Serves 12 / These beautiful eggs, arranged cut-side down, complement any hors d'oeuvres tray. It's a modern rendition of a classic technique and fills the kitchen with savory aromatics. Prep tip: For best results when peeling, begin with eggs that have been kept in your refrigerator for at least one week.

6 large eggs, at least one week old
1 teaspoon coarse salt
Cold water

Batik Dye
12 points (broken-off tips) of star anise
1 4-inch hard cinnamon stick or 6-inch soft cinnamon stick
12 whole black peppercorns
1/2 teaspoon coarse salt
2 tablespoons loose-leaf Assam black tea
2 tablespoons loose-leaf Earl Grey black tea
1 tablespoon soy sauce
3 cups cold water

1. Place eggs and 1 teaspoon coarse salt in a saucepan large enough to hold eggs in one layer. Add cold water to cover by several inches. Bring to a boil over high heat; reduce heat and maintain a very low simmer for 20 minutes (do not cover).

2. Drain eggs and rinse under cold water or set in an ice bath to cool completely.

3. Tap each egg with the back of a wooden spoon to create a web of cracks. Place eggs in a heavy pot. Add all Batik Dye ingredients. Bring to a boil quickly, then reduce to a simmer. Cover and simmer for 2 hours. Add more hot water if needed.

4. Remove pan from heat but keep covered. Let eggs sit in the coloring liquid at room temperature for 6-12 hours.

5. Remove eggs from liquid and store, unpeeled, in the refrigerator. To serve, peel carefully to retain surface pattern. Cut into halves or quarters and arrange cut-side down on a cold platter. Any extra eggs will keep in the fridge, wrapped, for five days.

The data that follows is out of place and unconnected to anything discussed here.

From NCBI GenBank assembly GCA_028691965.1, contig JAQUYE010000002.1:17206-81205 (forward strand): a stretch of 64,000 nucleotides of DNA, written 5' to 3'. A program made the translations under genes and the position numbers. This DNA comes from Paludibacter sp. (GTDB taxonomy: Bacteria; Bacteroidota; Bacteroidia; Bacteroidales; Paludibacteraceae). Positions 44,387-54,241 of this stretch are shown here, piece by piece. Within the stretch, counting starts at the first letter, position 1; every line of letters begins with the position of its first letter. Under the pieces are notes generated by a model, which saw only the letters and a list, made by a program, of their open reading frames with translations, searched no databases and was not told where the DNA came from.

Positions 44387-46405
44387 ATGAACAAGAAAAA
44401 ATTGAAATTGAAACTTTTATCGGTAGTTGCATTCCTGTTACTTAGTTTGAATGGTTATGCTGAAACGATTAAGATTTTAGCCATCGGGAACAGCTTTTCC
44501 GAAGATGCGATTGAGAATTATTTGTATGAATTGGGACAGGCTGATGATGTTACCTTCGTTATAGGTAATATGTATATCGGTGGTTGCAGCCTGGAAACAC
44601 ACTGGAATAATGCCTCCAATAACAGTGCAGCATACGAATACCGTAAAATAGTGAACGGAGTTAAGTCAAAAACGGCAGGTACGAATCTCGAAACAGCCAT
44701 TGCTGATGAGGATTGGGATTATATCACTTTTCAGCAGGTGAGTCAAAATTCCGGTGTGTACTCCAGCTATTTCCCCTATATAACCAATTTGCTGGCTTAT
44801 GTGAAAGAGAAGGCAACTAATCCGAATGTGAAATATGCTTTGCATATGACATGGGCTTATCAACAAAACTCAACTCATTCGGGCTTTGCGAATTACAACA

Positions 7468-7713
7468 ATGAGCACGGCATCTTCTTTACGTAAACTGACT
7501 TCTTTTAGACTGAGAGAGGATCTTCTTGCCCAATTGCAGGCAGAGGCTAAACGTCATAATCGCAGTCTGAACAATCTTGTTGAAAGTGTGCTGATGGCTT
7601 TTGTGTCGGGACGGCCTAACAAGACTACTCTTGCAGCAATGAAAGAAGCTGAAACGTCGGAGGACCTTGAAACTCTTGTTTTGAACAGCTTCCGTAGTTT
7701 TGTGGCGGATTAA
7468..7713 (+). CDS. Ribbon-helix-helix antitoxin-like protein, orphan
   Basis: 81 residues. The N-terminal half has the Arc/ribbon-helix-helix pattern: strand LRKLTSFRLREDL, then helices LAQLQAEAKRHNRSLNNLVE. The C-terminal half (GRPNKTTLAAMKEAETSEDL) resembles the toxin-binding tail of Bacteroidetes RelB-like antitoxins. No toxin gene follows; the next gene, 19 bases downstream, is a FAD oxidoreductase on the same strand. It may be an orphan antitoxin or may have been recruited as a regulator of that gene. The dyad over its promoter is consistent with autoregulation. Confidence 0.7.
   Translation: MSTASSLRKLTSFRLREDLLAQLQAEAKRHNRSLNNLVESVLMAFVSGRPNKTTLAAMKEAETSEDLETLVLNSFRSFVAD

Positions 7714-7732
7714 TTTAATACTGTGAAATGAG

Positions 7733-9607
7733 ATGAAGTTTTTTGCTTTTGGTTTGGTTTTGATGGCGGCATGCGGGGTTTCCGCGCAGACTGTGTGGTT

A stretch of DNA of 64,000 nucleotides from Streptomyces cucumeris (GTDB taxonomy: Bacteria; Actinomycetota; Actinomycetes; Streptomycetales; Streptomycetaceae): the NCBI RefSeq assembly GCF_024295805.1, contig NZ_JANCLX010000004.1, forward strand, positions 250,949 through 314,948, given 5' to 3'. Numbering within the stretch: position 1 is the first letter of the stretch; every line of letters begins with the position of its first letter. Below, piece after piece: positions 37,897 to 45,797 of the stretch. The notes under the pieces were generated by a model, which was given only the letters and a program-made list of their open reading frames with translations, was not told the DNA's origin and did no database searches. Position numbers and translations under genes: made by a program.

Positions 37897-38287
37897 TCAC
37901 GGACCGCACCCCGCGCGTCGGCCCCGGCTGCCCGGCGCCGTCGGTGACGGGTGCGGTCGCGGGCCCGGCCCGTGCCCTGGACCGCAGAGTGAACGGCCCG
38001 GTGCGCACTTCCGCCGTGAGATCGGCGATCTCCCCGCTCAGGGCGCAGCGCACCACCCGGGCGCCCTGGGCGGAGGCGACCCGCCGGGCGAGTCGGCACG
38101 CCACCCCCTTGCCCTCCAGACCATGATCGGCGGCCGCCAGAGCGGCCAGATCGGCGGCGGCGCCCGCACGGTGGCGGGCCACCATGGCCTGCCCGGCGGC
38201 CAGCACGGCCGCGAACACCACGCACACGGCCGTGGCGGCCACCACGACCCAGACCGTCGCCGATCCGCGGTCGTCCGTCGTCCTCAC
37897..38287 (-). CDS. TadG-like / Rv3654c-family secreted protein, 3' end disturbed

Nutrition Facts Per Serving (1/2 egg):
Calories: 37 calories
% fat calories: 62
Fat: 2g
Saturated Fat: 1g
Cholesterol: 106mg
Protein: 3g
Carbohydrate: 0g
Fiber: 0g
Sodium: 62mg


Oolong Rice with Squash and Chestnuts
Serves 6 / Ingredient tip: Multigrain rice mixes, found in Asian grocers, contain colorful combinations of several ingredients, such as white rice, black rice, brown rice, flat barley, mung beans, small red and white beans, buckwheat, and corn. If you can't find it, use a noninstant rice pilaf mixture, often found in bulk bins.

1/2 cup Japanese short-grain white rice (sushi rice)
1/2 cup Japanese multigrain, or rice pilaf mixture
1 tablespoon oolong tea leaves
2 cups water
1/2 small winter squash, such as acorn or Hubbard, peeled and cut into 3/4-inch pieces (about 1 cup)
1/2 cup peeled and cooked chestnut halves, or 1/2 cup walnut halves
1 tablespoon chopped fresh sage, or 1 teaspoon dried sage leaves
1/2 teaspoon salt, or to taste
1/4 teaspoon black pepper